Wednesday, April 22, 2009

Science Daily - Controlling Our Brain's Perception Of Emotional Events

Neuroscience is zeroing in on the ability to mitigate or eliminate "hard" memories and/or emotions. While I can see the benefit of this for some victims of trauma and abuse (especially those who suffered at an early age, pre-verbal, which is much harder to deal with), especially as regards PTSD, I worry that this another step toward neuro-flatland.

By neuro-flatland (my own term), I mean the state of not feeling hard or difficult emotions - or the removal of hard memories - produced by neurochemical (or some other) intervention. This doesn't strike me in any way as a good thing. We grow as human beings by living through, facing, and feelings those things which wound us - without pain we can never know happiness.

Anyway, here is an article that looks at how our brains processes emotional events, from Science Daily.

Controlling Our Brain's Perception Of Emotional Events

ScienceDaily (Apr. 20, 2009) — Research performed by Nicole Lauzon and Dr. Steven Laviolette of the Schulich School of Medicine & Dentistry at The University of Western Ontario has found key processes in the brain that control the emotional significance of our experiences and how we form memories of them.

A lack of proper brain function in this area is what lies beneath such conditions as Schizophrenia and Post-Traumatic Stress Disorder (PTSD). In people who suffer from these conditions emotional experiences can become distorted, causing the person to ‘lose touch’ with reality.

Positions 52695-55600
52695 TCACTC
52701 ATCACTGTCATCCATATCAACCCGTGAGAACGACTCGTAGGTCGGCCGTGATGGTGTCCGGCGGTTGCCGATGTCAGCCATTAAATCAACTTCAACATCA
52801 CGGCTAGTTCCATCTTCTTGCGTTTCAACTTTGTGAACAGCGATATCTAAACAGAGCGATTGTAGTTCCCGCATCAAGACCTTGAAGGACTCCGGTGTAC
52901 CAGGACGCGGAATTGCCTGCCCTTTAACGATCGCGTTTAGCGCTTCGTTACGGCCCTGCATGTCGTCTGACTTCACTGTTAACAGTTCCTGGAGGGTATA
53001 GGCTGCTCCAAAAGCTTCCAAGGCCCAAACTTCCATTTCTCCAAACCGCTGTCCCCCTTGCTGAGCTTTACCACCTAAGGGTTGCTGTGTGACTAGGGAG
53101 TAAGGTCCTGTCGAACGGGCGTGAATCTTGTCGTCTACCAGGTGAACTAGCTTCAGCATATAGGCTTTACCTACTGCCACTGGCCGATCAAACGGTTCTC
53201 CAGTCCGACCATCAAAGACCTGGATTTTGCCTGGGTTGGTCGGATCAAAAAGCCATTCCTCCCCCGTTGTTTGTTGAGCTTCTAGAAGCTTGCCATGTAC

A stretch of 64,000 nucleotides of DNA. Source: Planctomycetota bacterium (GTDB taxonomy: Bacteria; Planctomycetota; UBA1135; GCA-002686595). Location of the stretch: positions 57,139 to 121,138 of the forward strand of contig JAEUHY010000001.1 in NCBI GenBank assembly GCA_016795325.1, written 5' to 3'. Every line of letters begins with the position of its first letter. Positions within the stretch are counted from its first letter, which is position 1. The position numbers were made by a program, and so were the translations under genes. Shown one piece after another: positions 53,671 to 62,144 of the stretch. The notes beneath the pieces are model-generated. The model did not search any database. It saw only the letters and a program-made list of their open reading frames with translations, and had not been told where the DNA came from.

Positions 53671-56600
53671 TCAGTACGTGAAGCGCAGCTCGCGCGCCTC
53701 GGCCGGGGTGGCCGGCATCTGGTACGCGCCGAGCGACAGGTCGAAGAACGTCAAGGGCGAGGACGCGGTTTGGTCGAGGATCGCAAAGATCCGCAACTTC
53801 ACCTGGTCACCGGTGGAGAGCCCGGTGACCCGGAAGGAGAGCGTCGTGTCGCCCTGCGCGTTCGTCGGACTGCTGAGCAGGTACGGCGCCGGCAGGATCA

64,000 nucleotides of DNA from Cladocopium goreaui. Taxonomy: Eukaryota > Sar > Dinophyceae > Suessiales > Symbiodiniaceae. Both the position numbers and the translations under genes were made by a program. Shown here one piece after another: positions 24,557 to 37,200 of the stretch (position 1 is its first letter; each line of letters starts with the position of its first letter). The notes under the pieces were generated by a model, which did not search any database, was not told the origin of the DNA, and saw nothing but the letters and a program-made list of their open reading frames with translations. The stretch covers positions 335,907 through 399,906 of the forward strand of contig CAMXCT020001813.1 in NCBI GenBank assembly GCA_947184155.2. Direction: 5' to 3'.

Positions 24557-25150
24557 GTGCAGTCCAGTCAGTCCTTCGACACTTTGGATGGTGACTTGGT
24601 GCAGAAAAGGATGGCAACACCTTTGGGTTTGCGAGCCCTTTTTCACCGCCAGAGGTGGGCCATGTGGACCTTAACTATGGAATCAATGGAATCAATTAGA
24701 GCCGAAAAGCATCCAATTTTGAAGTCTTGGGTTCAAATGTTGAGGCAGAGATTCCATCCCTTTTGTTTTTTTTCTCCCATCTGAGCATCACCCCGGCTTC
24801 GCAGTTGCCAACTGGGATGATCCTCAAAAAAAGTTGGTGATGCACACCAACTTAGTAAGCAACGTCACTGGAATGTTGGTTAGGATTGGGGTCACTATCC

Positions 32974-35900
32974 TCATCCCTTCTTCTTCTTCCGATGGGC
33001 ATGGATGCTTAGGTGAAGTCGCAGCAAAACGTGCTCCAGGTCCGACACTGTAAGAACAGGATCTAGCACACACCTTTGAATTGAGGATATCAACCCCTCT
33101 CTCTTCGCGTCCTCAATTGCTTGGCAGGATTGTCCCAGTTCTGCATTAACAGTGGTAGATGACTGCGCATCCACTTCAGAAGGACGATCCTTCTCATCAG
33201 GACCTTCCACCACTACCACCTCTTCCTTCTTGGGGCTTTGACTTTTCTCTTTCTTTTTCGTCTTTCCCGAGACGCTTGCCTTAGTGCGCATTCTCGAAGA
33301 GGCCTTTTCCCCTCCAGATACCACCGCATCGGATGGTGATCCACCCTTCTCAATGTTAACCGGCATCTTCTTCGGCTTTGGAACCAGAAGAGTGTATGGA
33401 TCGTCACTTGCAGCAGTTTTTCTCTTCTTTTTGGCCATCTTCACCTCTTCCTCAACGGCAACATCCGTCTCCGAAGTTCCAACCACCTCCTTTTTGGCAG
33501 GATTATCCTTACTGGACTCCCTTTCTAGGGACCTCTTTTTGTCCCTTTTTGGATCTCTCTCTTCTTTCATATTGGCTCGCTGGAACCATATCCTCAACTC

Lauzon, a Doctoral graduate student in the Laviolette laboratory, discovered that specific receptors for the neurotransmitter dopamine can control how the brain processes emotionally significant information as well as memories for those experiences. Using a rodent model of emotional learning and memory formation, the researchers found by increasing the activity of a specific dopamine receptor in a region of the brain called the pre-frontal cortex, it was able to transform a normally insignificant emotional experience into a very strong emotional memory. In contrast, when a different subtype of the dopamine system was activated, it was able to block the ability to recall an emotionally charged experience.

“Our findings have profound implications for understanding how specific brain receptors can control the magnitude of emotional experience and memory formation,” says Laviolette.

“Targeting these receptor systems pharmacologically may offer new therapeutic treatments for controlling the emotional perception and memory deficits observed in psychiatric disorders such as Schizophrenia and PTSD.” Laviolette is a professor in the Department of Anatomy & Cell Biology and a National Alliance for Research on Schizophrenia and Depression (NARSAD) Young Investigator.

According to the National Institute of Mental Health, over 280,000 Canadians suffer from Schizophrenia, and approximately 51 million people worldwide.

About eight per cent of the population will have PTSD symptoms at some point in their lives according to the National Center for Post-Traumatic Stress Disorder in the United States.

The research was funded by NARSAD, the Ontario Mental Health Foundation and the National Sciences and Engineering Research Council of Canada (NSERC).

The findings have been published online by The Journal of Neuroscience.

~ Adapted from materials provided by University of Western Ontario.

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